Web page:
"The sights," says the Doctor, nodding at the weapon, "So you see, I couldn't have shot the President
if I tried. And equally, I couldn't hit the assassin. That's why
they were fixed."
"The assassin, according to you, being one of the High Council," observes Spandrell sceptically.
"Yes, he was in the party surrounding the President. I
saw him draw a staser and step forward. I aimed a bolt at him, but
at that time I didn't know the sights had been fixed."
"One of the High Council. It's getting better and better."
"Your story. But still a story. Where's the evidence, Doctor?"
"I'll tell you where the evidence is... in the Public Register camera. I was standing right beside it."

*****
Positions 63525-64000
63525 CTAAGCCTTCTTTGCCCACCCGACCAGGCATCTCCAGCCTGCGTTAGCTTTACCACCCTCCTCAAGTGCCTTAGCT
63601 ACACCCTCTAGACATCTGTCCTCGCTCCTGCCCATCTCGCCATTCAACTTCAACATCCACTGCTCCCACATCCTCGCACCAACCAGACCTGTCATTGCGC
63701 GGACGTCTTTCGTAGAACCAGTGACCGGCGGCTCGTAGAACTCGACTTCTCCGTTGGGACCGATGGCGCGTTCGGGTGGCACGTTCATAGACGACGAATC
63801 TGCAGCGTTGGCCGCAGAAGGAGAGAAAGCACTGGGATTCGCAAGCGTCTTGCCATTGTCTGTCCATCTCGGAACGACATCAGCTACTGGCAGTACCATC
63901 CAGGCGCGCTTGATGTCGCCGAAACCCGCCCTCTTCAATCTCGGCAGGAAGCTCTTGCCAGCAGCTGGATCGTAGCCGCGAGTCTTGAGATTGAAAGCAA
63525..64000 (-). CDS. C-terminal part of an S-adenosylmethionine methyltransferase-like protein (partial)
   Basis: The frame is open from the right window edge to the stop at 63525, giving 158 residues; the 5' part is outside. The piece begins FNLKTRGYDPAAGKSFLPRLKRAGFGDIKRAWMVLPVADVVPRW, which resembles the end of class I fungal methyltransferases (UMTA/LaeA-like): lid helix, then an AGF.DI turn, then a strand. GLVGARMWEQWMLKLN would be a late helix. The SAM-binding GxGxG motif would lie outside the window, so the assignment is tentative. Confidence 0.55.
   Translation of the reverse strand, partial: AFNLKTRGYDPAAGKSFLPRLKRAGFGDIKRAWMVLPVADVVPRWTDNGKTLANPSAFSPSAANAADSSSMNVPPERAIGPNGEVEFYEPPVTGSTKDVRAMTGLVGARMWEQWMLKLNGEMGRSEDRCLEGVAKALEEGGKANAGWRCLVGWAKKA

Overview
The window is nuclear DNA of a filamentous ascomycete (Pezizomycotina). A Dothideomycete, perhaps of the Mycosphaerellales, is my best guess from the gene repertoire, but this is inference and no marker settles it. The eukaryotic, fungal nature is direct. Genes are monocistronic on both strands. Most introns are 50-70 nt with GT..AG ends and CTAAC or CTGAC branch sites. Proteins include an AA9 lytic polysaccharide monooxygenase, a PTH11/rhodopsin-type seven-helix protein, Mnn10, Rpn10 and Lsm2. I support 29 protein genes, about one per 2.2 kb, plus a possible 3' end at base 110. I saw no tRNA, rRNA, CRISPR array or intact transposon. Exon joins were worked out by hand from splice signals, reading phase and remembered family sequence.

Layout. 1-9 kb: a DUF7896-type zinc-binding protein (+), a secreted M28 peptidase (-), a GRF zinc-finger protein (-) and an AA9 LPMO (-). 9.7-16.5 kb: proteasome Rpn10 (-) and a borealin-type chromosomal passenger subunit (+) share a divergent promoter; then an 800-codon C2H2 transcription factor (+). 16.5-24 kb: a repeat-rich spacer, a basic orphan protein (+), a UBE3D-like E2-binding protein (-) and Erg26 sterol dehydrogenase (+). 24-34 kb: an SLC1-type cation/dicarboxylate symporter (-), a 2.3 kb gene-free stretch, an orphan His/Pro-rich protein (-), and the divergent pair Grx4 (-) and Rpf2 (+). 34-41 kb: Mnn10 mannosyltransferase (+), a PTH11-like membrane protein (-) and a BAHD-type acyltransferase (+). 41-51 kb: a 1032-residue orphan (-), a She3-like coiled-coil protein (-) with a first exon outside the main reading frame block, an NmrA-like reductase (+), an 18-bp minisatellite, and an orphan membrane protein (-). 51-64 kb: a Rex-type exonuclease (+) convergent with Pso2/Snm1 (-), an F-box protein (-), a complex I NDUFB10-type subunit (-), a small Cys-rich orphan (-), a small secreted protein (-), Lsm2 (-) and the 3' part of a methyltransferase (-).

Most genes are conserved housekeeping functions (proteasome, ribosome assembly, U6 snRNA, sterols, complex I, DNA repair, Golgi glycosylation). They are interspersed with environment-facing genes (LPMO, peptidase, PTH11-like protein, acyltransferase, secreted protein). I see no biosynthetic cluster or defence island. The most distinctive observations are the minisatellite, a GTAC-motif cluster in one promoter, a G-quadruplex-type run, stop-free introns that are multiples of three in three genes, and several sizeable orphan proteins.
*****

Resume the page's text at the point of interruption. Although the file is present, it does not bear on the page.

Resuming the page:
This is all so 70s it hurts. The era of paranoia about government conspiracies in pop-culture (well, one of the eras of that... there was another one in the 90s). This story is riffing on familiar motifs from the conspiratorial account of the Kennedy assassination. The supposed lone assassin is actually a patsy. He was a CIA agent. His supposed weapon couldn't have performed the feat attributed to it. The assassination was captured on film, and analysis of this recording will reveal the truth. The real assassin comes from the highest circle of power and is engaged in a cover-up.